Artist: Yvonnick Prene
Genre: Swing, Gypsy Jazz
Quality: mp3, 320 kbps
Blues Comes Down The Seine (5:44)
Looking Up (7:29)
Got To Go (5:35)
Mr. Tix (5:12)
The Comedian (5:13)
As Night Falls (4:49)
Yvonnick Prene has called New York home since 2007, but jazz fans in and around the Big Apple and beyond can be forgiven if they lacked awareness about his harmonica skills until more recent times. His first album—the inviting Jour de Fête (SteepleChase Records, 2013)—took a while to arrive, so the only way to learn about Prene prior to 2013 was through word of mouth or a chance live encounter. Now, judging from his recent output, it appears that he’s making up for lost time. Two more albums—Wonderful World (Self Produced, 2014) and Merci Toots (Self Produced, 2015)—came in quick succession after his debut, a full gigging calendar in the past few years has kept him in the public eye, and a flurry of writing and publishing activity has produced a good number of jazz harmonica educational publications from this rising star. And now there’s Breathe.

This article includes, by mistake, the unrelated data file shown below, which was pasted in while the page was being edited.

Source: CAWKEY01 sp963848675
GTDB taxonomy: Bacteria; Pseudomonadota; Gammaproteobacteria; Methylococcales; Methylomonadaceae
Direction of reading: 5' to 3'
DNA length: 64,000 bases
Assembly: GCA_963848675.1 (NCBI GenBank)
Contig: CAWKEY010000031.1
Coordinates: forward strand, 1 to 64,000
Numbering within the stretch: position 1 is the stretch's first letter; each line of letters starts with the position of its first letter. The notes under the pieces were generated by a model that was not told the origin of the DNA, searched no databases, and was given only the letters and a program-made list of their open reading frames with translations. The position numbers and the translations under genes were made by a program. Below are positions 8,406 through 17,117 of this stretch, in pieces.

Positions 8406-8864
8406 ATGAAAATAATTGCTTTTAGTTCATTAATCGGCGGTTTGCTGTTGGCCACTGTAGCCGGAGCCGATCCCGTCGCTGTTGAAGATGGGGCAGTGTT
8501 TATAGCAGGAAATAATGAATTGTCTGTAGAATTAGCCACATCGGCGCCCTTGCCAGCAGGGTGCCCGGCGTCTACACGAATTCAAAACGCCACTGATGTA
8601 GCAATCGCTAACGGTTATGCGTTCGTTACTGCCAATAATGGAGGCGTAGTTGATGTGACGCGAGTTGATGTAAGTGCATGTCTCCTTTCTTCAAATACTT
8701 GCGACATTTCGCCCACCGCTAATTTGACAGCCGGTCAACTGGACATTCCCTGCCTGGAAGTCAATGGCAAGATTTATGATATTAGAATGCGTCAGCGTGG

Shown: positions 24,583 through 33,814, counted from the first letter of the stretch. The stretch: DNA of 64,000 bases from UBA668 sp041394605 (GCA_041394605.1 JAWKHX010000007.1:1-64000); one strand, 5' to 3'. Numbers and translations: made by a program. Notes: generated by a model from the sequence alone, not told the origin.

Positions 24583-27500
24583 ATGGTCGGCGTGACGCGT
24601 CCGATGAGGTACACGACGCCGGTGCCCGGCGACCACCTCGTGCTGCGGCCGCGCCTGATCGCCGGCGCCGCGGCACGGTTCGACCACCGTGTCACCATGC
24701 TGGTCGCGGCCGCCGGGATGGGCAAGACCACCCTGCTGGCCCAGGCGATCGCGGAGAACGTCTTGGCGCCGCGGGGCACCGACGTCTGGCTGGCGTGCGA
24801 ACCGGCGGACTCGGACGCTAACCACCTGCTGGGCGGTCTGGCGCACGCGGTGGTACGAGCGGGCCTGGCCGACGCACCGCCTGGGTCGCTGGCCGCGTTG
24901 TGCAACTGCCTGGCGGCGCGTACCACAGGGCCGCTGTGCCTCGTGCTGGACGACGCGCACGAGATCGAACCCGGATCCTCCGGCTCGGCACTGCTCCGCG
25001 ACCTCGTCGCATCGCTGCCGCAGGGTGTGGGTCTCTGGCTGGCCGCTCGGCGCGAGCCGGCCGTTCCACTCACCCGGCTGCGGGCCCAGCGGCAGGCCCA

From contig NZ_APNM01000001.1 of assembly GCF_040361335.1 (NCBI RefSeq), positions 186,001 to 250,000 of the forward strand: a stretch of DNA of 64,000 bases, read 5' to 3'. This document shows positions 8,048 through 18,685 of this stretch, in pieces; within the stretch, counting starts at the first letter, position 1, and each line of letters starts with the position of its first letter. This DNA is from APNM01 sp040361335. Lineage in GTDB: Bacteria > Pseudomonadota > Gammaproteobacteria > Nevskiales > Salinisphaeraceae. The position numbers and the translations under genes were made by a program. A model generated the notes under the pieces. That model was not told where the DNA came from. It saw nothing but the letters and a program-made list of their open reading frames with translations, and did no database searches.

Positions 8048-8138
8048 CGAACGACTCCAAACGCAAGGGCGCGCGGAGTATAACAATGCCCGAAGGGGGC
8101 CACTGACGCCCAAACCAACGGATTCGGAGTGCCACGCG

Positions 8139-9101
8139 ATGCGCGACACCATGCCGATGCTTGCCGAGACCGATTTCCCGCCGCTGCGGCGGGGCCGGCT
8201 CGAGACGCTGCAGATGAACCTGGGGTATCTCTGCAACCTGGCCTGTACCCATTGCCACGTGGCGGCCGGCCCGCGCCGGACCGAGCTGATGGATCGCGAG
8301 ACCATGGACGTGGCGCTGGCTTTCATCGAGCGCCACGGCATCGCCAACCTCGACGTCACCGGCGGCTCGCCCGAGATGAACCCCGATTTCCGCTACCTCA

Prene’s fourth album finds him working within an organ-centric setting. It’s a first on record for him, but it sounds as if he’s been dealing with this format forever. Everything from the lively “Blues Comes Down The Seine” to the gently waltzing “As Night Falls” sounds natural as can be. Those two pieces bookend the album, but what’s in between—an easy grooving rendition of pianist Monty Alexander’s “Got To Go,” a charged original in tribute to the Tixier brothers, a joyful calypso number dubbed “The Comedian,” and several other winners—is just as interesting.
Prene’s band here includes two veterans—organist Jared Gold and guitarist Peter Bernstein—and relative newcomer Allan Mednard on drums. For the most part, these four prove to be a simpatico set of players, ably supporting one another and playing off of each other. Mednard is occasionally a tad too heavy-handed for the topic at hand, evident in his crash-filled bossa nova backing on “Armorica,” but that’s just a small caveat. The big picture that Breathe projects—centrist sounds with enough surprises in the structure, soloing, and interplay to hold interest—is a bright one.